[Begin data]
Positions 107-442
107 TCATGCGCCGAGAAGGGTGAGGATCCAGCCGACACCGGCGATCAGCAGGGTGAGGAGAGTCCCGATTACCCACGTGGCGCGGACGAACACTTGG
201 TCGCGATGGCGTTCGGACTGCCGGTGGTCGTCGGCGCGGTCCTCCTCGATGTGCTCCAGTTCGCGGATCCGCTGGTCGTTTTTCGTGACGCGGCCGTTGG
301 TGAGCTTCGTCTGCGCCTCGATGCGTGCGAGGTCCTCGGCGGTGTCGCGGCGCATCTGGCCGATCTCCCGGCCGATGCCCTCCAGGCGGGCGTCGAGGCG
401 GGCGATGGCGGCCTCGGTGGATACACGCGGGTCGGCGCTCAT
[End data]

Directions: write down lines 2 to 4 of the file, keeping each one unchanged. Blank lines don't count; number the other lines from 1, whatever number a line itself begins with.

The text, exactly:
107 TCATGCGCCGAGAAGGGTGAGGATCCAGCCGACACCGGCGATCAGCAGGGTGAGGAGAGTCCCGATTACCCACGTGGCGCGGACGAACACTTGG
201 TCGCGATGGCGTTCGGACTGCCGGTGGTCGTCGGCGCGGTCCTCCTCGATGTGCTCCAGTTCGCGGATCCGCTGGTCGTTTTTCGTGACGCGGCCGTTGG
301 TGAGCTTCGTCTGCGCCTCGATGCGTGCGAGGTCCTCGGCGGTGTCGCGGCGCATCTGGCCGATCTCCCGGCCGATGCCCTCCAGGCGGGCGTCGAGGCG